It is deplorable the Swedish police files have been given unlawfully to the Guardian and other newspapers. By whom I wonder? We have the right to know who is behind this obvious effort to conduct a smear campaign. According to Assange’s legal team there is a lot of exonerating evidence in the police file, and material which they supplied to the Guardian, including a copy of the chronology of events, and the press statement of the initial chief prosecutor Eva Finne. This important evidence was omitted from the article. The statement by Ms. Finne, “The decision which up to this point has been established is that Assange is not suspected of rape and he is therefore no longer wanted for arrest” is nowhere to be found.
I am aware that Assange’s legal team failed to respond to theGuardian on time when invited to publish a response to the article prior to its publication. However, the point here is not about the defense. The issue is the choices theGuardian made when presenting the facts contained in the police dossier, and the overriding duty of any credible news publication to present a fair rendition of events, particularly when due process is at stake.
There is information in the public domain, including Tweets, SMS messages and statements to friends, from the two complainants. Although there are vague references to this correspondence, the content is conspicuously absent from the narrative the Guardian has woven.
If the media insists in engaging in this reprehensible method of publicly trying Julian Assange, the least they could do is publish an accurate account. The Guardian has reversed the presumption of innocence by only publishing allegations against him, and not his account of events or the mitigating evidence in the police dossier. Although the article alludes to his objections to the allegations, his account, contained in the police file, is not directly quoted.
From a molehill, a mighty mountain of innuendos has been made to cast Julian Assange as some kind of rapist. I refuse to be drawn into passing judgment on the case, however, we should all remember, Assange is innocent until proven guilty.
I condemn and abhor rape and as an advocate of women rights, I will denounce any man who forces his sexual attention on women. I have found the sequence of events in the case against Assange, disturbing to say the least. At the end of the day, the issue here is justice and due process for all. Denying justice for men will not achieve justice for women.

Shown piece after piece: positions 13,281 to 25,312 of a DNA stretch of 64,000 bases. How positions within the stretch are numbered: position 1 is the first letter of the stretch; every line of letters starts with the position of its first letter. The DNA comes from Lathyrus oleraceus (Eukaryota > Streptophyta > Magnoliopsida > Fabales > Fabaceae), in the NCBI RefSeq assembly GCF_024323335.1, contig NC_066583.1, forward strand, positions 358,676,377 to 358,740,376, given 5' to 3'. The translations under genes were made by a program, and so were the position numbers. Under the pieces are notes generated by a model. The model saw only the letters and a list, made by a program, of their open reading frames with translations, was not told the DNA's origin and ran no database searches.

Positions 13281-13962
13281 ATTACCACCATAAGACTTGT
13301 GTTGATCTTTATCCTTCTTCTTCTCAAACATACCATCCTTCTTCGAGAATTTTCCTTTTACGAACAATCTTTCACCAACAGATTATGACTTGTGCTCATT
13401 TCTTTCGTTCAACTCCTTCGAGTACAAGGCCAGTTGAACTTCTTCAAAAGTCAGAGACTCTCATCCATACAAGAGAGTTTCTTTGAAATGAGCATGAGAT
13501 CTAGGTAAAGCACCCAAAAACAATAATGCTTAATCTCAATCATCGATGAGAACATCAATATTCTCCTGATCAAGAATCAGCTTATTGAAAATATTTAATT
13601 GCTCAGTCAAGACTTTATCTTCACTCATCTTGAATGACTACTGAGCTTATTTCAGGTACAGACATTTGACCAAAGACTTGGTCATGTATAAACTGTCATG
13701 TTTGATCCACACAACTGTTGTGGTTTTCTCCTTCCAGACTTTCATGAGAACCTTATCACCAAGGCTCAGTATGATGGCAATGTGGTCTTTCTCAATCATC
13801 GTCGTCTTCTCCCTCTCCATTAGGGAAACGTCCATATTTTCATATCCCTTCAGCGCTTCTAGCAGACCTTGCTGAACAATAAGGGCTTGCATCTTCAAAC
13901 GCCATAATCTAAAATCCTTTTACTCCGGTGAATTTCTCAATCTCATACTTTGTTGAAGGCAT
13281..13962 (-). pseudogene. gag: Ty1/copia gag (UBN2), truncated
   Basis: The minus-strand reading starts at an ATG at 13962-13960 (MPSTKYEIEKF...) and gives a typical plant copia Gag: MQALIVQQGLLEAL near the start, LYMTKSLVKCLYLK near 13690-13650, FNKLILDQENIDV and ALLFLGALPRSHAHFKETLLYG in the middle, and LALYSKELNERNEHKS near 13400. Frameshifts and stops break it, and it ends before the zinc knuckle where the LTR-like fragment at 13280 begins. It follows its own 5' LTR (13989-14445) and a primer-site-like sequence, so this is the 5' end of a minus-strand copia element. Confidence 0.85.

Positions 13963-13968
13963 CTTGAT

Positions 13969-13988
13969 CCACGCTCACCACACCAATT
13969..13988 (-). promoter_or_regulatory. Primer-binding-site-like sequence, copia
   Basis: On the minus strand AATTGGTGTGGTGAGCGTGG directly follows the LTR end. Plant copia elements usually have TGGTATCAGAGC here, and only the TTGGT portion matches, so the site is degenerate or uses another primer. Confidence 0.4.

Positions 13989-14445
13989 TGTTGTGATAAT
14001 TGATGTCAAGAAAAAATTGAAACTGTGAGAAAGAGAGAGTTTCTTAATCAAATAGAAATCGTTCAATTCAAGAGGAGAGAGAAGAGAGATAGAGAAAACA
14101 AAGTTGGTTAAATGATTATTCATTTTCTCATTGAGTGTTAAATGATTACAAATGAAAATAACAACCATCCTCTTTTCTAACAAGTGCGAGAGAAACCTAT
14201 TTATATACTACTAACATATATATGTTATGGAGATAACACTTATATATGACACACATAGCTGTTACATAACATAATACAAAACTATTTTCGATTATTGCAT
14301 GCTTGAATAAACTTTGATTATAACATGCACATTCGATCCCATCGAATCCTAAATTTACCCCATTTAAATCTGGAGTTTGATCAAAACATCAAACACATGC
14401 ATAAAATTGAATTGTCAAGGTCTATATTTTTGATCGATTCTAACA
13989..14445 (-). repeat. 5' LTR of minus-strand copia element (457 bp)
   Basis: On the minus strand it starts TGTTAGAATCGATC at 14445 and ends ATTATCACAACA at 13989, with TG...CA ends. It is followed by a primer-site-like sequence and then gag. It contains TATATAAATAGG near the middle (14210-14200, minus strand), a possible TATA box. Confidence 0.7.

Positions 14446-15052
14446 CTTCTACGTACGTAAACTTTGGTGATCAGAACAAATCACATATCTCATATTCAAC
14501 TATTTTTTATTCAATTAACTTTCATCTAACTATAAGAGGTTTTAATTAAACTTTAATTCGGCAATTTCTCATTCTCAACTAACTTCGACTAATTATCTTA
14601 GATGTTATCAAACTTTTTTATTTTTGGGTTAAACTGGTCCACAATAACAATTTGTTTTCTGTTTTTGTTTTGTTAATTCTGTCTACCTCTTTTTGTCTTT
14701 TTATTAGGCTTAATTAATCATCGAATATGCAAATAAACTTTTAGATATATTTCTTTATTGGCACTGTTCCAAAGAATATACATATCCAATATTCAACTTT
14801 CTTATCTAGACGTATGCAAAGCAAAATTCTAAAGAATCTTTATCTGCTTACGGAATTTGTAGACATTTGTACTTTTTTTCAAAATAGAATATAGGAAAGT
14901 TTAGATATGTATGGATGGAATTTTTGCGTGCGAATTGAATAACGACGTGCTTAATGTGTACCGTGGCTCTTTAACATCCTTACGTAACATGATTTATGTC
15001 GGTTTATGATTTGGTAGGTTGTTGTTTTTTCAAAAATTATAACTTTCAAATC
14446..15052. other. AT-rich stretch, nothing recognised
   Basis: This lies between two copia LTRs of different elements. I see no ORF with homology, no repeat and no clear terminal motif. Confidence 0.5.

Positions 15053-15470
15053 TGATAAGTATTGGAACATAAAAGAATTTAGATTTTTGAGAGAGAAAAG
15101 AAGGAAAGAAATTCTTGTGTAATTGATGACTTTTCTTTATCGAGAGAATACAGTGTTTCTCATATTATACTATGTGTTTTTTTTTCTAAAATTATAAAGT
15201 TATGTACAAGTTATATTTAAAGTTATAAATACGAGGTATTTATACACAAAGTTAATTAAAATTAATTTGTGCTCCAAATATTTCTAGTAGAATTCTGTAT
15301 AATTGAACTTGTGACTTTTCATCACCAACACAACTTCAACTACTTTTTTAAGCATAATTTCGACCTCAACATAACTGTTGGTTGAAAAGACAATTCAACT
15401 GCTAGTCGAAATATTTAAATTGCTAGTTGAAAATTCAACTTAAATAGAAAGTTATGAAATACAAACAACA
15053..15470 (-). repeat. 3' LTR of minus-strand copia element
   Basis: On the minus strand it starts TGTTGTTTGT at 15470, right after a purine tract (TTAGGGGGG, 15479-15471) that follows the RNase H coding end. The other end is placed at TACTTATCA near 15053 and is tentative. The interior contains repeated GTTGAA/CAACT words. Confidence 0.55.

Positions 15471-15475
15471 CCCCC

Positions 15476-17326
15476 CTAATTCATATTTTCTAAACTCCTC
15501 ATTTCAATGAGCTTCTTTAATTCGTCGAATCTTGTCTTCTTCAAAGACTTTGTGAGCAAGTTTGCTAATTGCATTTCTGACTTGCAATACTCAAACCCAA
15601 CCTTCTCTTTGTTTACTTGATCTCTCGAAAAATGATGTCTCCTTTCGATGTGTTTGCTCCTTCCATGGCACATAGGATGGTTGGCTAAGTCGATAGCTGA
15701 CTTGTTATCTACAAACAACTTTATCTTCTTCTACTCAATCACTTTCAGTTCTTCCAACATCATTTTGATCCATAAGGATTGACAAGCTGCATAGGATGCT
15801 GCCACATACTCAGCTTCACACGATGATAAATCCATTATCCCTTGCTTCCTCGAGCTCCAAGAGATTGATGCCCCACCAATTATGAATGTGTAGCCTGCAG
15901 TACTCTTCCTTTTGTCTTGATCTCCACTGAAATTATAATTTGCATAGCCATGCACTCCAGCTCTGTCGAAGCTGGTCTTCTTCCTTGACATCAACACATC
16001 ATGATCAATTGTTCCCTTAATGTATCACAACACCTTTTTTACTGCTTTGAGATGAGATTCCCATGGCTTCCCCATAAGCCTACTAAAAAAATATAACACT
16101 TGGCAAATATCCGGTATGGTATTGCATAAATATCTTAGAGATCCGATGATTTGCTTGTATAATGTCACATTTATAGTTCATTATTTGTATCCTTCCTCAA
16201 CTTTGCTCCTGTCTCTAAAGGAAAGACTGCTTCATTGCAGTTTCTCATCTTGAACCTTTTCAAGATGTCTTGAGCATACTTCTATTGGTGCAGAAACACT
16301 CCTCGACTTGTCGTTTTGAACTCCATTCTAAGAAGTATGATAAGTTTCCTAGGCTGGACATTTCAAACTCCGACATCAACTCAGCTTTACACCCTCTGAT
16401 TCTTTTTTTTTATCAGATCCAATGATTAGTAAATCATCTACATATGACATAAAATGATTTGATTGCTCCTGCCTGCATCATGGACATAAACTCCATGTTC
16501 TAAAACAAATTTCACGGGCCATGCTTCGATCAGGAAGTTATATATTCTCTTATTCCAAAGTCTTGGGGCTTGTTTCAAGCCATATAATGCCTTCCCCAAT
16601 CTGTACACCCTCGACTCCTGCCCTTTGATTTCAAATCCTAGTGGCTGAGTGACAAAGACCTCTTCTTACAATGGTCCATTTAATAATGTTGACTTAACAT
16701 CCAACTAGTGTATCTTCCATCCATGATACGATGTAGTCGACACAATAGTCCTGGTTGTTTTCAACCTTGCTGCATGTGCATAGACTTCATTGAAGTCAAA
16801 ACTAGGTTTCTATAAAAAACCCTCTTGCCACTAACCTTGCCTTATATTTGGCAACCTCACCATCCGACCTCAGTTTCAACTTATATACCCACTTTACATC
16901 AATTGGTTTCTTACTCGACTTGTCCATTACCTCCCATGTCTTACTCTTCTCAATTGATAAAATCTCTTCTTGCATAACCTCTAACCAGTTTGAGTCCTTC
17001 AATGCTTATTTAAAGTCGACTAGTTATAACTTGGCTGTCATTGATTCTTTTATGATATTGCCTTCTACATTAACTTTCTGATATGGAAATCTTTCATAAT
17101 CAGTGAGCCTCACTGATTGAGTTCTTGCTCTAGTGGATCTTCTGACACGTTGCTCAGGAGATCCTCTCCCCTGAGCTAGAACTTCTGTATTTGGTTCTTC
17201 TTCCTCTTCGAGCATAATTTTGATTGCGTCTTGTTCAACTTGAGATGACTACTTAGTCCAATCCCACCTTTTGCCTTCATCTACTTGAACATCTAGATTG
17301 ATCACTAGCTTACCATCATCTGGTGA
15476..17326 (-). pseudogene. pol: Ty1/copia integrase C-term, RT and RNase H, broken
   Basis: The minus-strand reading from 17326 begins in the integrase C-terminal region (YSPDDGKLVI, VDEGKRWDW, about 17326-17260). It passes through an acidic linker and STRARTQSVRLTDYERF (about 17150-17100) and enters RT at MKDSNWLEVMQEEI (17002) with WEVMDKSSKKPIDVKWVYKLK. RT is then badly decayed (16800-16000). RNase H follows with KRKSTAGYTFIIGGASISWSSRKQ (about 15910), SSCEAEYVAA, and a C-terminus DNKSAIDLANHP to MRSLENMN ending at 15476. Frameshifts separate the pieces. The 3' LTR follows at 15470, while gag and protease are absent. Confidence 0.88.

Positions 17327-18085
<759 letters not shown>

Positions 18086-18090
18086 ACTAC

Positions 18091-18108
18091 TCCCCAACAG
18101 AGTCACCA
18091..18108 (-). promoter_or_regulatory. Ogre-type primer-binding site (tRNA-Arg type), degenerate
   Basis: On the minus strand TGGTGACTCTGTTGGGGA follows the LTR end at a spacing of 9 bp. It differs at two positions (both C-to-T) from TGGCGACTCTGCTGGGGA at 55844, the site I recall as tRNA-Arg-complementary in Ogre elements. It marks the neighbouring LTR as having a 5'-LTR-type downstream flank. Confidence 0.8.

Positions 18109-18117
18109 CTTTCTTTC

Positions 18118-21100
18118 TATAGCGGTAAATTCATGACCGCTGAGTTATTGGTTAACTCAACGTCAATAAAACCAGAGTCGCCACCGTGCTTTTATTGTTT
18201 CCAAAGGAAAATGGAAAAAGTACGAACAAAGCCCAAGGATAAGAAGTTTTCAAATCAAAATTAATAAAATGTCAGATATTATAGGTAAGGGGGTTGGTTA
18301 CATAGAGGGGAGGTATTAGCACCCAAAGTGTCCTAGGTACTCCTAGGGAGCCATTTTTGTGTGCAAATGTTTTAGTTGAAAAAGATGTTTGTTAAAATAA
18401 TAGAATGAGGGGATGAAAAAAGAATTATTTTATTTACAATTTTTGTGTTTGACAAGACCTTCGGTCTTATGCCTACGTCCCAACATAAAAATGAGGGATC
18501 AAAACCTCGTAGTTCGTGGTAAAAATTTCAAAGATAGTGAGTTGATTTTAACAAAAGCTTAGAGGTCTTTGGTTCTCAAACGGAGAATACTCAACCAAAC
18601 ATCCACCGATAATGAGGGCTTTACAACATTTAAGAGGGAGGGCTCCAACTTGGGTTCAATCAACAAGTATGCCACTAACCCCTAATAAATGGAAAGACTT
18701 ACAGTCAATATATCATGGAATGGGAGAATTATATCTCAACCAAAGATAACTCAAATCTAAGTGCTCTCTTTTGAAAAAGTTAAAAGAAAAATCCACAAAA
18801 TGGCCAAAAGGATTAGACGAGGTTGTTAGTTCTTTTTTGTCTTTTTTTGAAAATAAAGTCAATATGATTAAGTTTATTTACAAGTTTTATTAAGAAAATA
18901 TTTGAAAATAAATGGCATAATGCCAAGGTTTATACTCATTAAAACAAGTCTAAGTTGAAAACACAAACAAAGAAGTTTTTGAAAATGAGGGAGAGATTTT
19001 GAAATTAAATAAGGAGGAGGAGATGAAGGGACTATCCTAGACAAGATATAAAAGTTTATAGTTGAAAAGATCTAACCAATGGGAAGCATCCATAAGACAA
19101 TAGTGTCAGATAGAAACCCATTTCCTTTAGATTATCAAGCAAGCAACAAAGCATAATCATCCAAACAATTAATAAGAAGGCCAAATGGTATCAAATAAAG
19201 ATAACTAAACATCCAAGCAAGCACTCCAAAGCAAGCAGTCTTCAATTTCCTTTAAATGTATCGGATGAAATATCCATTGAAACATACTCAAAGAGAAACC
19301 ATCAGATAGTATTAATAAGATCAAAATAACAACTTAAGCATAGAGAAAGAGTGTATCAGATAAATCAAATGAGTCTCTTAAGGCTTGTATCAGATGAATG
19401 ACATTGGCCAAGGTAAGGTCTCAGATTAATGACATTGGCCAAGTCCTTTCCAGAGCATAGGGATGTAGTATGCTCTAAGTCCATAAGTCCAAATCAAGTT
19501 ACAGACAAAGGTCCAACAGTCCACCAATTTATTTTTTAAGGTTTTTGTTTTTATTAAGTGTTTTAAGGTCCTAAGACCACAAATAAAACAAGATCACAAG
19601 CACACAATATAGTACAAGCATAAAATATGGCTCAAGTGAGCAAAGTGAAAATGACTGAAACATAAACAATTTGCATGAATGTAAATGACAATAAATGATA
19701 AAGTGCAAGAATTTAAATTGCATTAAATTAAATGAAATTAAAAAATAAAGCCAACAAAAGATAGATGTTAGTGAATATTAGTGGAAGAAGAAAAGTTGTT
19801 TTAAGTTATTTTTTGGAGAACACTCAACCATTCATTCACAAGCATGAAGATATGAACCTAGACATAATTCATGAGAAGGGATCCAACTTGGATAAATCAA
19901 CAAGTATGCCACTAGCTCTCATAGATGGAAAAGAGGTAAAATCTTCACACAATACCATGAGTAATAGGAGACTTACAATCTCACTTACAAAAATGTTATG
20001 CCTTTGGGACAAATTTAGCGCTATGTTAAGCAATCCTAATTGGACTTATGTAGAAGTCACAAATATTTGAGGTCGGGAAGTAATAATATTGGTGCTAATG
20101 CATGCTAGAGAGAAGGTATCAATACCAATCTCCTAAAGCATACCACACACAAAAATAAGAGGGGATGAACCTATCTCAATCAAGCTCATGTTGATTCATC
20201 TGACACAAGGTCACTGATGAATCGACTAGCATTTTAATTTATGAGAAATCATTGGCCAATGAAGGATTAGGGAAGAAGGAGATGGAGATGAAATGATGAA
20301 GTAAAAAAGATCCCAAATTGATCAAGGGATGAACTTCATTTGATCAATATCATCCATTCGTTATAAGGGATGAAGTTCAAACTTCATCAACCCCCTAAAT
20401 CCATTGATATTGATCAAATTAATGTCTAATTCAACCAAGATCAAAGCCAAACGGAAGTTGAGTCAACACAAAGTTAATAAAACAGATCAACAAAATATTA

Assange has been criticized for not being willing to return to Sweden to prove his innocence. It is hardly surprising he has reservations, given Sweden’s human rights record. Anyone acquainted with it will remember the cases of Ahmed Agiza and Muhammad Alzery, two Egyptian asylum seekers who were, according to Redress, ‘removed from Sweden to Egypt by the United States’ Central Intelligence Agency in cooperation with the Swedish authorities and outside of any legal process, ‘ on charges of terrorism in 2001. The deportation was carried out by American and Egyptian personnel on Swedish ground, with Swedish servicemen as passive onlookers.
In 2005, in Agiza v. Sweden (Communication No. 233/2003), the UN Committee against Torture found that Sweden had violated the Convention against Torture. The following year, in Mohammed Alzery v. Sweden (Communication No. 1416/2005), the UN Human Rights Committee found Sweden to have violated the International Covenant on Civil and Political Rights. Alzery was released without charge after two years in prison however, ‘he continues to suffer physically and psychologically as a result of his torture and ill-treatment.’ Agiza was sentenced to 15 years in prison in a military tribunal. The process was not fair, and there is doubt as to the men’s guilt.
Redress has stated:
Mr. Agiza and Mr. Alzery remain at a real risk of torture and ill-treatment as a result of Sweden’s violations of the Convention against Torture. These cases epitomise the recent attempts by states to circumvent the absolute principle of non-refoulement enshrined in the CAT in the name of counterterrorism.
Given this precedent, one can appreciate why Julian Assange is apprehensive about being extradited to Sweden. In the Today Show on December 21st, Assange revealed that Sweden has requested that if he returns and is arrested, he is to be held incommunicado, and his Swedish lawyer is to be given a gag order.Having grown up under a dictatorship in Nicaragua, I am very sensitive to any attempts to weaken our democracy. Although I do not agree with everything WikiLeaks has done, I feel compelled to defend freedom of speech, freedom of the press and due process. I was in court last week, not, as has been reported to pledge surety for Assange’s bail, but to voice my support for the founder of WikiLeaks, because I suspect that what is on trial here is not Julian Assange’s alleged sexual misconduct, but freedom of speech guaranteed in Art 19 of The Universal declaration of Human Rights, The First Amendment to the United States Constitution and Art 10 of The European Convention on Human Rights. This trial has far reaching implications for all of us who believe in the core values of our democratic system. I fear that Mr. Assange is being punished for releasing information, which reveals the misuse of power by the US and other governments. He is on trial for holding governments to account.